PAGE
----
1. Driveshaft.
  • Check the entire shaft for play or sloppiness.
  • Inspect the driveshaft retaining bolts. Are any missing? They have been known to shear, causing the retaining clips to swing around and strike other parts of the vehicle.
  • Inspect the driveshaft bushings. Over time, these can degrade and cause play as well.
2. Engine mounts.
  • USE CAUTION HERE! Secure vehicle with wheel blocks, hood open. Have someone place the vehicle in drive with their foot on the brake. While holding the brake with your left foot, add throttle with your right foot while a second person watches for engine movement from a safe area. If the engine moves up and down in conjunction with the throttle, the engine mounts probably are in need of replacement. This could be causing the engine to come into contact with another part of the car.
These are a few items I would scrutinize before moving ahead with any more repairs.
Thanks! The dealer said there was a service bulletin on what he thought the problem was, and gave me a copy of it. The Service Bulletin said to change the rear differential. I guess I can't really tell where the sound it coming from. The Service Rep said he had never heard a sound like my car makes when the wheel is turned, and he was afraid to turn the wheel when he took it to the back to the mechanic.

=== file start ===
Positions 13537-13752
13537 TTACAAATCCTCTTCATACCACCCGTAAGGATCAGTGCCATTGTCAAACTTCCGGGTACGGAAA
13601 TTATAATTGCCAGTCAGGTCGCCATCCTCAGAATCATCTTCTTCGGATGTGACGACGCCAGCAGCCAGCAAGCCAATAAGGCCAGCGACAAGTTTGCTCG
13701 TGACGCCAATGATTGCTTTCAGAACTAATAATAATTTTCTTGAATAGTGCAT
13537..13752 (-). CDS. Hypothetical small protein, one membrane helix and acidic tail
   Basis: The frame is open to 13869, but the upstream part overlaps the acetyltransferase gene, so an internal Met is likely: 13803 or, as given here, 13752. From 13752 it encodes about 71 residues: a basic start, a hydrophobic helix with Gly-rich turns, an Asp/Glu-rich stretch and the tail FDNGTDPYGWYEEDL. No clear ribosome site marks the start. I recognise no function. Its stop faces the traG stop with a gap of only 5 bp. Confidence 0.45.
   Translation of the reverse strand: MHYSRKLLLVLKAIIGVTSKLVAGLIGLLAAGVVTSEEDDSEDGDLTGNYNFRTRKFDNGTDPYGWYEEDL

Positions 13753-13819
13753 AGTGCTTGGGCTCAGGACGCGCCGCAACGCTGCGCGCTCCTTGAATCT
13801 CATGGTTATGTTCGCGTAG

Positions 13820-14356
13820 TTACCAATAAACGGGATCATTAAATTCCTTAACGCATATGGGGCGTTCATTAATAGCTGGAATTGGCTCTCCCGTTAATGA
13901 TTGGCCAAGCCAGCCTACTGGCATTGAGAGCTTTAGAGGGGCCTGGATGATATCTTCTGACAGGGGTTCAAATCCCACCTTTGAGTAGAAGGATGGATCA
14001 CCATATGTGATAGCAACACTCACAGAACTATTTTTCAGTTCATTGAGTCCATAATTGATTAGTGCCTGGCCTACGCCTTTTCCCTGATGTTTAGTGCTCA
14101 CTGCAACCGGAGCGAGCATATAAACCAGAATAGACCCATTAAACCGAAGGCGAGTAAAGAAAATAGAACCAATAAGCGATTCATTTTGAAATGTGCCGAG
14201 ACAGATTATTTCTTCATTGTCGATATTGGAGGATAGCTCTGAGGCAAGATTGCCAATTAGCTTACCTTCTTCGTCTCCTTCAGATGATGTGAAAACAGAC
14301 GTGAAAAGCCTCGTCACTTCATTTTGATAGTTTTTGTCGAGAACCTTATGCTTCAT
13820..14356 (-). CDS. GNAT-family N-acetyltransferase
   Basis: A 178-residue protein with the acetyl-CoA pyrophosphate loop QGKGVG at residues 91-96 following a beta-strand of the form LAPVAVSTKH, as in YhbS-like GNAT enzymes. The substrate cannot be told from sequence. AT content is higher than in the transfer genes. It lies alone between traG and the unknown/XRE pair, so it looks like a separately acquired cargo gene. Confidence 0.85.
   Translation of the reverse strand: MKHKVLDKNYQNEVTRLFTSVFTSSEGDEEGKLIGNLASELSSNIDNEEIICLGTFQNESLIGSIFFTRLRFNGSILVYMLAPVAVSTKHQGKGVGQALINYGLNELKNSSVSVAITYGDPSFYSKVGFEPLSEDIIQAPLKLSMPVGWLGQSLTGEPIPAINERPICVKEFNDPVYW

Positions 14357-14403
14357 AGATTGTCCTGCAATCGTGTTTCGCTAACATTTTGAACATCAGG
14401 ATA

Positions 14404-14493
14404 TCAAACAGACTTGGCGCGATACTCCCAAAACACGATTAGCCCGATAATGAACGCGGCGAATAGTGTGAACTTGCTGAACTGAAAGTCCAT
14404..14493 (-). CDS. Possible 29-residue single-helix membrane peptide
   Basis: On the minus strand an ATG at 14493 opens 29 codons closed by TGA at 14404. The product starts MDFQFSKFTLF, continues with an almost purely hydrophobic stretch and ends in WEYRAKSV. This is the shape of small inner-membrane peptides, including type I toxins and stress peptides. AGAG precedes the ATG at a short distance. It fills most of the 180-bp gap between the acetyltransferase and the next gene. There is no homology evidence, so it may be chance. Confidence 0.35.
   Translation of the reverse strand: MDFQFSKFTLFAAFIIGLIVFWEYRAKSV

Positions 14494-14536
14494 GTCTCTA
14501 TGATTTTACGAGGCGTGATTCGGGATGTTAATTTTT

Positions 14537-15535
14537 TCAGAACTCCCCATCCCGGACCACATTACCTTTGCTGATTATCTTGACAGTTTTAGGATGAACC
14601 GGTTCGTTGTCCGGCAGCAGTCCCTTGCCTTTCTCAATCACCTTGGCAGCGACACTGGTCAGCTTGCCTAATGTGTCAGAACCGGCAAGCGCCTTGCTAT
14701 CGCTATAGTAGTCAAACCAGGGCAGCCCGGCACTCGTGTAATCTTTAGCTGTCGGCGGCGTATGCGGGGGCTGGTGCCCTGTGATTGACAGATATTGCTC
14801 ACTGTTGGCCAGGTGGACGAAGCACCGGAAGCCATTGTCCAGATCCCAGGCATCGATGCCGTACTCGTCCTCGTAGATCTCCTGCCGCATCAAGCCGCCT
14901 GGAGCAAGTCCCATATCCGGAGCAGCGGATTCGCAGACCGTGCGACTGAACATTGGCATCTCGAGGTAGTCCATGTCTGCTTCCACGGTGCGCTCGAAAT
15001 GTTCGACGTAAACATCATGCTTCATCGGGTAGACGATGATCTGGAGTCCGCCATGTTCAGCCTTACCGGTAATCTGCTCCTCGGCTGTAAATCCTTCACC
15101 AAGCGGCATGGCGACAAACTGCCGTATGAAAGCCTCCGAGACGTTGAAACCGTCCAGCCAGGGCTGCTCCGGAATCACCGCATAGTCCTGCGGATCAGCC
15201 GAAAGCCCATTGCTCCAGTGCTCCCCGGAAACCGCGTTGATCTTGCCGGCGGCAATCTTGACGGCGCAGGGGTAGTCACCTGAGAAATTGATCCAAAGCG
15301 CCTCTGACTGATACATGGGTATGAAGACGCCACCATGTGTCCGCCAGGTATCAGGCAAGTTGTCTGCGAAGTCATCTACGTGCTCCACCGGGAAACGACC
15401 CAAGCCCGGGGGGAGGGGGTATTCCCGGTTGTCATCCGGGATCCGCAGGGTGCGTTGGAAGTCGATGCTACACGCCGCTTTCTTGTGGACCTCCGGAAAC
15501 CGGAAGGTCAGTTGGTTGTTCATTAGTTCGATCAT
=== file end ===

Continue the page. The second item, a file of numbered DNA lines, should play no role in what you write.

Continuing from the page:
It is a thumping/loud/grinding sound and the steering wheel jerks right and left when it happens. I believe you can also see the wheel jerking. But only at slow speeds. It is perfectly fine when driving down streets and making turns.
 

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Thanks for all the posts!
I have maintenance done on the car when I purchased it in October 2018. They changed all the fluids, rear differential, transfer case, etc.